Iran's electoral watchdog on Wednesday defended its decision to disqualify thousands of candidates for a crucial parliamentary election in two days, as a lacklustre campaign neared its end.
Conservatives are expected to make an overwhelming resurgence in Friday's election, which comes after months of steeply escalating tensions between Iran and its decades-old arch foe the United States.
Their gains would be made at the expense of those who back President Hassan Rouhani, a moderate conservative who was re-elected in 2017 promising people more freedoms and the benefits of engagement with the West.
But many people in Iran feel their lives have been crippled by an economic slump exacerbated by harsh US sanctions since President Donald Trump pulled the United States out of a landmark nuclear deal with the Islamic republic in 2018.
A week of campaigning, which has seen posters go up but only a few low-key gatherings, comes to an end on Wednesday, before a day of silence on the eve of polling day.
Thousands of hopefuls, most of them moderates and reformists, were barred from standing by the Guardian Council, the powerful body that vets election candidates in Iran.
But the Council said it was "neutral" in its dealings with all political camps and acted in accordance with the law when it blocked their candidacy.
"The Guardian Council follows the laws and regulations parliament has passed at different times," said its spokesman Abbas Ali Kadkhodaee.
"This time, just like at previous (elections), we have tried to properly follow the law," he told a news conference.
"The Council has never had a political view... It approaches political factions with closed eyes.
"What it does judge is the evidence in the cases of the candidates and then it only acts in accordance with the law passed by parliament."
Commentators expect disillusionment among voters in the sanctions-hit country to result in a low turnout.
Many people on the streets of Tehran have expressed dissatisfaction with politicians ahead of the election, saying they failed to keep their word or to raise living standards.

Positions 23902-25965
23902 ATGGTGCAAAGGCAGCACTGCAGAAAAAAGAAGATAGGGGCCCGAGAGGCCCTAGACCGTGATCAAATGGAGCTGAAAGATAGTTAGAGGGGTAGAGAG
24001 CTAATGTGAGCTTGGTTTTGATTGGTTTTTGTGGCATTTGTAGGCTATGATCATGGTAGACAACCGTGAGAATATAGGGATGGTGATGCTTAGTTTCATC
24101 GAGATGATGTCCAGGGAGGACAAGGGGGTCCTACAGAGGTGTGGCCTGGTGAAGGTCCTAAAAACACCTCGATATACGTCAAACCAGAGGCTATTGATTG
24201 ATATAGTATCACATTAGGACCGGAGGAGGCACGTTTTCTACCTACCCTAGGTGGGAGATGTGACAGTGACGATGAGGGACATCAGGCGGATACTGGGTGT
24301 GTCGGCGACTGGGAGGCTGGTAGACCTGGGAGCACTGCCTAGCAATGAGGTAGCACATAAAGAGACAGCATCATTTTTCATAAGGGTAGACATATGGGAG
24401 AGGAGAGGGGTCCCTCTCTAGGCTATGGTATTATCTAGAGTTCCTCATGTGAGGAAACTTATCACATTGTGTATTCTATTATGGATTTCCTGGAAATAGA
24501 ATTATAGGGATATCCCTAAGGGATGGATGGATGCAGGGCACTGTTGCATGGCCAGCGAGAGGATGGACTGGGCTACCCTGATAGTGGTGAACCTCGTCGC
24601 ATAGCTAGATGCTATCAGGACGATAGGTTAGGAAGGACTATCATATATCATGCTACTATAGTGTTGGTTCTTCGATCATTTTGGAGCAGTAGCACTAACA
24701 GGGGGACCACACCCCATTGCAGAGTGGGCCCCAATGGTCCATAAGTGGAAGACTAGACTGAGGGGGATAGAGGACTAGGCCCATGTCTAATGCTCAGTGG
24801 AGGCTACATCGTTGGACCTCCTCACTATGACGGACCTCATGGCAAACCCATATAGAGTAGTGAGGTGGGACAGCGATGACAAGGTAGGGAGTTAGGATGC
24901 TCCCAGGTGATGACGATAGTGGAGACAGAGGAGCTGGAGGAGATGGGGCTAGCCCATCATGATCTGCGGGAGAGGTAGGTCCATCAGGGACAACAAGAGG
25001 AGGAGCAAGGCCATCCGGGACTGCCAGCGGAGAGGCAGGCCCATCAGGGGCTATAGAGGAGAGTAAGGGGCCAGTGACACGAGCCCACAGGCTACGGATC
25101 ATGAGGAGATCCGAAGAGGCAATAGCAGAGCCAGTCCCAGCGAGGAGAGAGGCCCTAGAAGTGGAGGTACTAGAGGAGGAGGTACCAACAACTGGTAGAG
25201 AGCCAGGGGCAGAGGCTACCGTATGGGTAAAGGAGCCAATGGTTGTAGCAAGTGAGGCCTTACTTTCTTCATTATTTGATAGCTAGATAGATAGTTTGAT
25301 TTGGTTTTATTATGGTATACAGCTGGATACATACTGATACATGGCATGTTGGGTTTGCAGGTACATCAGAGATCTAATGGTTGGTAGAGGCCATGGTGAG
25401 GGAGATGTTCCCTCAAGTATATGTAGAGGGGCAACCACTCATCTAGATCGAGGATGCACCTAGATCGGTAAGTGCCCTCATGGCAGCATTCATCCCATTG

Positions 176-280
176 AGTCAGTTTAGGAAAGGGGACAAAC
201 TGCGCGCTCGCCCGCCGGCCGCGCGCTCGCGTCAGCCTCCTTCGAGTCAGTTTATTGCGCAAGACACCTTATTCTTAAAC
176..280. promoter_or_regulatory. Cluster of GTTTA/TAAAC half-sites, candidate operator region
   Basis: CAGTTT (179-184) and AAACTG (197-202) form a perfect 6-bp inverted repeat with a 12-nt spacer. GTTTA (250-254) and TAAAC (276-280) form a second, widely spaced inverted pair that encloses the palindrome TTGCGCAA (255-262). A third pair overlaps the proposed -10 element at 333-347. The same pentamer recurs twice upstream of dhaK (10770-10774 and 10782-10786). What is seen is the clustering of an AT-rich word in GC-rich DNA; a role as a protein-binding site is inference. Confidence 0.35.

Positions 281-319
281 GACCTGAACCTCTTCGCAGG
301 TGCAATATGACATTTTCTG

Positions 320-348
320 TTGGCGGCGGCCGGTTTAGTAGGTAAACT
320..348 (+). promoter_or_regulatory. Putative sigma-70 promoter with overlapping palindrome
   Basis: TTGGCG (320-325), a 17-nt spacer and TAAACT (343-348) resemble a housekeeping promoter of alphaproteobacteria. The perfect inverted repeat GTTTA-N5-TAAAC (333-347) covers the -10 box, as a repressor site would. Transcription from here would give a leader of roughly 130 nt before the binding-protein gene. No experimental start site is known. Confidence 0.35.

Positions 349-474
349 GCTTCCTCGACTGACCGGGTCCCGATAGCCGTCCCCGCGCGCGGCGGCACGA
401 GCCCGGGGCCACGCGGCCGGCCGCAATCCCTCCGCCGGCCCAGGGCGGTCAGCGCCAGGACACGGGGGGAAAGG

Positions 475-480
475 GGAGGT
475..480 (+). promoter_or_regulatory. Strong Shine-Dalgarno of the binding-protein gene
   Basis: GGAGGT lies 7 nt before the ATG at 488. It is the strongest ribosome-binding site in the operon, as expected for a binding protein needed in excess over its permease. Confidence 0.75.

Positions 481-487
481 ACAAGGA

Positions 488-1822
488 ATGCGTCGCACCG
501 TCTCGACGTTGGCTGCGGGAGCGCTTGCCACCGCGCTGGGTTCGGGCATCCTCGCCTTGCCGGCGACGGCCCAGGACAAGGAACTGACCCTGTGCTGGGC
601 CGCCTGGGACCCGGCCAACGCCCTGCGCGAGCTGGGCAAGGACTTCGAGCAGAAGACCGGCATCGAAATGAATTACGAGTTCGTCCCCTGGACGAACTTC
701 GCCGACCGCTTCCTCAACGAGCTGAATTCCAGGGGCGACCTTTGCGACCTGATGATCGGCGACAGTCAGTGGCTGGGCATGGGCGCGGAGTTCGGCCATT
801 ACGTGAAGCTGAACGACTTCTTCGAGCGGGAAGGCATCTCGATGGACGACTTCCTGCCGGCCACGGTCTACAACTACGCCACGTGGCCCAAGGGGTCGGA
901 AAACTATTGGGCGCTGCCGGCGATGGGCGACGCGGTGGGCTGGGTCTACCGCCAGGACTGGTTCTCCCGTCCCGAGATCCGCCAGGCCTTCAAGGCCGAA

Iran's supreme leader Ayatollah Ali Khamenei appealed on Tuesday for a strong showing on Friday, saying it was a "religious duty".
President Rouhani issued a similar call on Wednesday, saying that taking part would give Iran the "strength and unity" needed in its stand against the United States.
"We are going to the polls to choose the best people for parliament, which is a very important institution," he said in televised remarks after a meeting of his cabinet.
"We are under severe sanctions and pressure by the global arrogance, and we have to break these sanctions and improve people's lives," he added, referring to the United States.
"Sanctions are a terrorist and tyrannical act against Iran.
"One cannot say sanctions have no effect and the government should be doing more... It's lies, it's supporting America."
The Guardian Council said it expected at least 50 percent of registered voters to cast ballots in the election.
"Our forecast is that we will have a good turnout in the upcoming election, and the average turnout has usually not been under 50 percent, and we will witness a turnout of 50 percent turnout in this election too," its spokesman Kadkhodaee said.
Iranians have been feeling the strain after months of turmoil.
The economy has been battered since Trump abandoned the nuclear deal in 2018 and reimposed sanctions as part of a "maximum pressure" campaign.
In November, demonstrations over petrol price hikes spread across Iran and turned violent before being crushed in a deadly crackdown.
Iran and the United States have nearly gone to war twice in the past seven months, most recently after the US killed prominent Iranian general Qasem Soleimani on January 3.
The "martyrdom" of the hugely popular general provoked an outpouring of grief in Iran.
Millions from all walks of life turned out to mourn his death.
But that unity suffered a blow after Iran admitted it "accidentally" shot down a Ukrainian airliner, killing all 176 people onboard.